He took the NDTV team to the spot where he buries the dogs, and then to a bus stand, where he had killed the dogs.
For the 43-year-old autorickshaw driver, this is a "cause". "I don't mind going to jail for this," he said.
Dog culling has become norm in parts of Kerala - triggered by incidents of attacks. Images of piled up dead dogs have come from Kannur district and in Ernakulum, local groups have announced rewards for killing stay dogs.
At Mr Shaji's hometown Muvattupuzha, 30 km from Ernakulum, dogs have become a menace. Over 30 people have reportedly been bitten by stray dogs in last 6 months, including children and elderly persons.
"The government and the panchayat have done nothing," Mr Shaji said.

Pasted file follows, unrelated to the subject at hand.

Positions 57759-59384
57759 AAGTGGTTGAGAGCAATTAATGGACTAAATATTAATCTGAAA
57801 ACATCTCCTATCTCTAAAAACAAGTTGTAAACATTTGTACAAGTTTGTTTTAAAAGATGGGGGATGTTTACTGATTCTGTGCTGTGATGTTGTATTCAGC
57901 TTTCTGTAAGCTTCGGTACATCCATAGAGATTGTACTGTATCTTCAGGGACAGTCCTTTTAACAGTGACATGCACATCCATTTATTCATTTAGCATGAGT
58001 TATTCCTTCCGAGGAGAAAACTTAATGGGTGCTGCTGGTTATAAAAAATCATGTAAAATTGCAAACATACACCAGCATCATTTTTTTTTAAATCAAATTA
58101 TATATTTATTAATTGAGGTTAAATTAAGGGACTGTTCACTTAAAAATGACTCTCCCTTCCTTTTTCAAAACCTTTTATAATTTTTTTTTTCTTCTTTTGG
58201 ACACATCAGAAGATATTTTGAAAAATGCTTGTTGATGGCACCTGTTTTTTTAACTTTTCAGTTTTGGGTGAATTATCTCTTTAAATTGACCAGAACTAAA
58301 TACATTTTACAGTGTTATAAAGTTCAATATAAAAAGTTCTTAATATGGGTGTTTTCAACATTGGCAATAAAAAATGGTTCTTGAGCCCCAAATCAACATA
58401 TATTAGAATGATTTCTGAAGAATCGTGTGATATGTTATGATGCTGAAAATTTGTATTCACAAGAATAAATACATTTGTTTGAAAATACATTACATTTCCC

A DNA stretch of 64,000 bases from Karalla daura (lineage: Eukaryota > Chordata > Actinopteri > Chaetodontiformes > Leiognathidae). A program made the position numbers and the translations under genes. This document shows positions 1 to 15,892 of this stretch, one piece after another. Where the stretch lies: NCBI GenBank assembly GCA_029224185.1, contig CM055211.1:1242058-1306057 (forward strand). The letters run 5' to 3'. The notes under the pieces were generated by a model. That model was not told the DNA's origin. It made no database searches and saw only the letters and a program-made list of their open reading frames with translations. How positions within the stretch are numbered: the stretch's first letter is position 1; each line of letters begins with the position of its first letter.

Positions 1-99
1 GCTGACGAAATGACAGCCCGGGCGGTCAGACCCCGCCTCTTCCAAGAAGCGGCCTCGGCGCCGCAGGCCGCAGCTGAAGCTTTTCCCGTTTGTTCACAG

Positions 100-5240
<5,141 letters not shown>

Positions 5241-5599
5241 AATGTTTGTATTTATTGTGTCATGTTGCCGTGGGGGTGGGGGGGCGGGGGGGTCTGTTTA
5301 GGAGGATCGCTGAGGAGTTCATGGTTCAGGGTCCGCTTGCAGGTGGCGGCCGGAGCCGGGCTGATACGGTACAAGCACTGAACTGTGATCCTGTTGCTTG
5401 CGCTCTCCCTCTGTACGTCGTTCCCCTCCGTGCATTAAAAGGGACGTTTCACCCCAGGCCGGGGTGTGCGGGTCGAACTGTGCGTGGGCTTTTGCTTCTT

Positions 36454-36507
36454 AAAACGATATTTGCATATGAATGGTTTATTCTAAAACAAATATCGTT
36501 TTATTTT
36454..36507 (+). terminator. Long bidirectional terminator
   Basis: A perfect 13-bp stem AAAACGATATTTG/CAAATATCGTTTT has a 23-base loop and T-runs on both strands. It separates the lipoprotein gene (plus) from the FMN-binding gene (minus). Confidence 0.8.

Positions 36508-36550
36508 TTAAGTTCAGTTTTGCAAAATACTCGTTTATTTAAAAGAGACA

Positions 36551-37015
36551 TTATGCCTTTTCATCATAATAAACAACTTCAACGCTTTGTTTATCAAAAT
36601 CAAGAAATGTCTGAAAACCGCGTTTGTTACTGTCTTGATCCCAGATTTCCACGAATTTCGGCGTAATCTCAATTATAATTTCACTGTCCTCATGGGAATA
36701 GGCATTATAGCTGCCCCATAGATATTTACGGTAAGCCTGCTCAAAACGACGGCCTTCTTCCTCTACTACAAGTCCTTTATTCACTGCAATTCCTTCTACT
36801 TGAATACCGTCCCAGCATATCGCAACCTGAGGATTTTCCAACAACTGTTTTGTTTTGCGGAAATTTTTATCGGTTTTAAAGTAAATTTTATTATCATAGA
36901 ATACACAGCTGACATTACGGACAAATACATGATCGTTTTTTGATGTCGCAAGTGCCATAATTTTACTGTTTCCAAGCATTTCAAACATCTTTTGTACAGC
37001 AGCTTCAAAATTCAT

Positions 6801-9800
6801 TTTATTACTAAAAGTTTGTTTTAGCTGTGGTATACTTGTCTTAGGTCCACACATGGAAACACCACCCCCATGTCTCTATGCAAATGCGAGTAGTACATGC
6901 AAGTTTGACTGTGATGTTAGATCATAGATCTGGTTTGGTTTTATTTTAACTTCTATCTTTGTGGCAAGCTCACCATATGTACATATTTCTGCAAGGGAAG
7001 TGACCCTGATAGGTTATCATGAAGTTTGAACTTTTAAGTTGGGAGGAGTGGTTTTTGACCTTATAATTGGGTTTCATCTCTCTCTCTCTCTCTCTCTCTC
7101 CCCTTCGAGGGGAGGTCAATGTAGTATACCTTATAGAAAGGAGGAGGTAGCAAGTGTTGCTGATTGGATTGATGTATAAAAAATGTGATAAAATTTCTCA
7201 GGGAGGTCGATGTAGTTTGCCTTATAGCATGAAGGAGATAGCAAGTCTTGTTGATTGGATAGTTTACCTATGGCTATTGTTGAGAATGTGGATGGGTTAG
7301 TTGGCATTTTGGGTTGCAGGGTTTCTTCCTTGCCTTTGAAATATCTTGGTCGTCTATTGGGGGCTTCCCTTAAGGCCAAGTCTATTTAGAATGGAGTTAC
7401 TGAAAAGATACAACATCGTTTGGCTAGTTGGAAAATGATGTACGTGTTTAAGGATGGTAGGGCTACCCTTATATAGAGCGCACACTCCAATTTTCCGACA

Mr Shaji's colleague had to spend a whopping Rs 95,000 when his son Joy was bitten by a dog. The five-year-old is a patient of haemophilia, a disease where bleeding, internal or external, does not stop without expensive treatment and a patient is in danger of bleeding to death.
"I don't want to see other children being bitten by dogs," said Mr Shaji.
The police said they are filing a case on basis of a complaint lodged by the Animal Welfare Board.
A few km away, trained animal handlers Ambili and Rajesh, have a dog shelter. They say till 2012, they helped the local panchayat with animal birth control procedures. But now, the municipality has stopped that.
Citing constraints of staff and resources, Municipal Chairman UR Babu told NDTV that sterilising dogs was not a viable option for local bodies. "It is the government's responsibility," he said.
Chief Minister Oommen Chandy has asked civic bodies to take necessary steps to check the dog menace.
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